These have been up on the sidebar for a few days, but if you missed them, or if you're a slave to the RSS, or if you just want a place to comment. Nothing about Sunday night's shows yet. I haven't had time to catch Rubicon yet, though I marathon caught up on it on Friday (making Myles McNutt's marathon blogging over the weekend a serendipitous event and great reading) so I'm SUPER psyched for it. As for Mad Men, you can catch my thoughts on the season finale on the next Extra Hot Great podcast, which should be up by tomorrow.
Clearly, this episode was trying to do for Armageddon what "Contemporary American Poultry" did for Goodfellas, but whether it's because the source material isn't as strong or because these gimmick episodes don't pack as much of a punch the second or third time around, I found a lot of this episode kind of boring. And nonsensical, at least with regards to the whole Annie/City College nonsense. I appreciate that Community takes big swings, but despite some typically hilarious Donald Glover business, this felt like a miss.
30 Rock (10/14)
I actually laughed quite a bit (the Jon Hamm commercial and Julia Louis-Dreyfus's first appearance, especially), but the whole episode seemed too tonally off to feel like anything more than a weird experiment. Which I guess it was, but I wonder how much better the material would have come off as a Classic 30 Rock. That said, Tina Fey's showmanship is awfully infectious
Cougar Town (10/13)
Okay, everybody who's suddenly jumping on the Busy Philipps bandwagon after this week's spotlight of an episode. It's but and all, and I'm sure she appreciates your support, but I was clearly here first, so let's all recognize that fact. Busy-ness aside, I thought Dan Byrd was the laughs champ this week; he's really perfected Travis's oh-so-easily burstable bubble of collegiate self-confidence.
Modern Family (10/13)
First great episode of the season, thanks to episode MVP Jesse Tyler Ferguson (watching him struggle to tell Phil the hard truth and then totally caving was amazing and all too relatable), and the best use yet of Alex. That scene where her aloof coolness crumbles around her and she and Hayley freak increasingly out was a delight.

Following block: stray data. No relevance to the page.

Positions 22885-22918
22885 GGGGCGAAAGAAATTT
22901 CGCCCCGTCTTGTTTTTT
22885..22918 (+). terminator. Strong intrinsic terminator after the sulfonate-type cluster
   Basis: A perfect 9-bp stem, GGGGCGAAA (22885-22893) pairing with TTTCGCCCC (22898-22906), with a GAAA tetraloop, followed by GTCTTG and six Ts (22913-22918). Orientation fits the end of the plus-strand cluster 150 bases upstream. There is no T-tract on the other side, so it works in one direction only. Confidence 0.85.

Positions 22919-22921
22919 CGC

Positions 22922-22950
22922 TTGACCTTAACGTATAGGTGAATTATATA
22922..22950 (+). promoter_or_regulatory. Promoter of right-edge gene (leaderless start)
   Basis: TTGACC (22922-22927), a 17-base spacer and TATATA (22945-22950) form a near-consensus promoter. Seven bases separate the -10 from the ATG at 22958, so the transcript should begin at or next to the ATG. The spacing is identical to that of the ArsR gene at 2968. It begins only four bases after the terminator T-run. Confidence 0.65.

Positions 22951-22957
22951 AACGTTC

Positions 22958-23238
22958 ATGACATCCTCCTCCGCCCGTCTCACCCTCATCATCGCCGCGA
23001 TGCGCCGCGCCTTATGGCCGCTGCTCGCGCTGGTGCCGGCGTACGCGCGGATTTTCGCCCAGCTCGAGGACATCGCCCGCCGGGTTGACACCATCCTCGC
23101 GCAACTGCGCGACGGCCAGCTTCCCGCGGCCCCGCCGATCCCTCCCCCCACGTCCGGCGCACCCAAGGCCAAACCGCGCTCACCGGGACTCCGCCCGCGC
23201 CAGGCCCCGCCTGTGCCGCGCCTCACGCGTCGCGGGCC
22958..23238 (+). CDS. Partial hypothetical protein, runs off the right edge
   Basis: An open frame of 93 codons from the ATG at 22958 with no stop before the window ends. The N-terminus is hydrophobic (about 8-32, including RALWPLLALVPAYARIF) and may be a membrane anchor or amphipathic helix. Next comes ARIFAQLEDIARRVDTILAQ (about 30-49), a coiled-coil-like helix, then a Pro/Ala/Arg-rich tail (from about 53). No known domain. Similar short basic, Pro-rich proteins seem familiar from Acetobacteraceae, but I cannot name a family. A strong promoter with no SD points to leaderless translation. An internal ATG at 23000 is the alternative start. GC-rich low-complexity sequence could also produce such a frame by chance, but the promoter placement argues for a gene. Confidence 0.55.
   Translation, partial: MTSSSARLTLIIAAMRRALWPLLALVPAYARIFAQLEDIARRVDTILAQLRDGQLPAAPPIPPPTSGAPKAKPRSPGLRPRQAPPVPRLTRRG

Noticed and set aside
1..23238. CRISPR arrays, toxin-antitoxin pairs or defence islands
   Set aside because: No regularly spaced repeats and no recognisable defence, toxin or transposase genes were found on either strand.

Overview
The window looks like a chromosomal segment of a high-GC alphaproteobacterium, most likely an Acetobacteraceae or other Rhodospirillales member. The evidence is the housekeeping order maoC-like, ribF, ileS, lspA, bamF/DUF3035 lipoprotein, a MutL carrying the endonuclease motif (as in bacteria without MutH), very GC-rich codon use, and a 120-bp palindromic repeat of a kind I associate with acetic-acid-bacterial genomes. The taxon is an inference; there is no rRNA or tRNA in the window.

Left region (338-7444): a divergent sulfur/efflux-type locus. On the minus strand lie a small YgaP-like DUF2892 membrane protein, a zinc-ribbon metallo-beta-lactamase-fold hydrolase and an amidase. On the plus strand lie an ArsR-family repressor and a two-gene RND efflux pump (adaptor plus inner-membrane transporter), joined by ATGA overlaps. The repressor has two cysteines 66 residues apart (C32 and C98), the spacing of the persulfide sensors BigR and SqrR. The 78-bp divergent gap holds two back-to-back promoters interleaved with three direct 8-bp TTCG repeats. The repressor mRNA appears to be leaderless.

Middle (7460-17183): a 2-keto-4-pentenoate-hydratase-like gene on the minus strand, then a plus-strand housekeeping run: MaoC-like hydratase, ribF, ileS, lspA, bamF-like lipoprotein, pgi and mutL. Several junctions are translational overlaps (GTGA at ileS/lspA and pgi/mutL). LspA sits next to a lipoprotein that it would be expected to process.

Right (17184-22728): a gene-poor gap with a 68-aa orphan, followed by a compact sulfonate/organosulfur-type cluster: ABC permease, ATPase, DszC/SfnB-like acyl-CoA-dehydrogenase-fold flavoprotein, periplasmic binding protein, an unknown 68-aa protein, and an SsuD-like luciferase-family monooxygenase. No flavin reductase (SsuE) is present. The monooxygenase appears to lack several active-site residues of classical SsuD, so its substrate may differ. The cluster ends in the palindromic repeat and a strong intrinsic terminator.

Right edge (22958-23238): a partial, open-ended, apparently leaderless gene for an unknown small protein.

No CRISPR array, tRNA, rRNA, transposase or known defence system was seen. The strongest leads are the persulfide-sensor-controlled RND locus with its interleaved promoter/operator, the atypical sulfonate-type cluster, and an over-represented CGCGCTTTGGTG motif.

The season's been pretty much a total dud thus far, but the tribal shake-up has injected a tiny spark of life into it. It's certainly made semi-intriguing characters of people we have seen almost none of thus far (hello, Jane and Benry!), it brought NaOnka down several pegs, and it's showing the chinks in Marty's armor. Am I the only one hoping for Brenda to take him down?
Ah, HERE'S an episode that lived up to the online hype, and one which made me reevaluate the way I enjoy the show. I'd kind of built up a defense mechanism to the thin characterizations by thinking this would be a show that I enjoy despite hating most of the characters (I managed to do just fine with Lost that way, after all). But this episode really went a long way towards making me like pretty much every character on the canvass. The overarching theme seemed to be empathy (Rachel and Kurt; Quinn and Sam, even Brittany and Artie), which ... you're not going to see that on too many TV shows. And most importantly: it remembered Quinn Fabray! I loved every second of Quinn and her bottle-blond would-be paramour; I'm totally rooting for them as a potential couple now, and their duet on "Lucky" was really sweet. And Mike Chang singing! What a fun moment. AND some really funny moments (Diana Agron's delivery of "I really want to punch both of you") and a healthy smattering of subtexty naughtiness (note how Sam goes from towel to jeans in the span of a cut-away, all while Finn is sitting with his face at crotch-level). Wonderful episode.
I caught up on the second and third episodes of the season on Hulu today. That's because I've dropped it from the DVR rotation. I thought last season was a real slog, and I didn't have high hopes for it to reverse course. But watching "Counseling" and "Andy's Play," I realized that while I don't have much hope for the show to find its footing narratively, there are still more than enough elements to make watching worthwhile. Kelly will pop into the frame out of nowhere and quote from "Pretty Woman" (Mindy Kaling still gives the best talking-head spots on the show), or Ryan will continue his ever-evolving d-baggery (no one mentions this, but Ryan has been the most successful character development of the last three seasons), or Andy will lead the cast in a group-sing of Macy Gray's "I Try." Throw in Pam and Gabe's non-frontation over Pam's made-up job, and I'm so happy I didn't miss out on those moments.
I'd like to thank Weeds for fulfilling a dream that had been dormant for seventeen years: seeing Zack Morris naked. I can't imagine my 13-year-old self reacting to the news that Zack would one day be having anger-sex on a bartop with Ruth from Fried Green Tomatoes, but life works out in weird ways. In other news, Doug is still a waste of time, Silas and Andy are still keeping my thin emotional investment alive, and I'm actually curious how this season will end on the Shane front. Something's gotta happen to knock the smirk off that murderous little shit's face, right?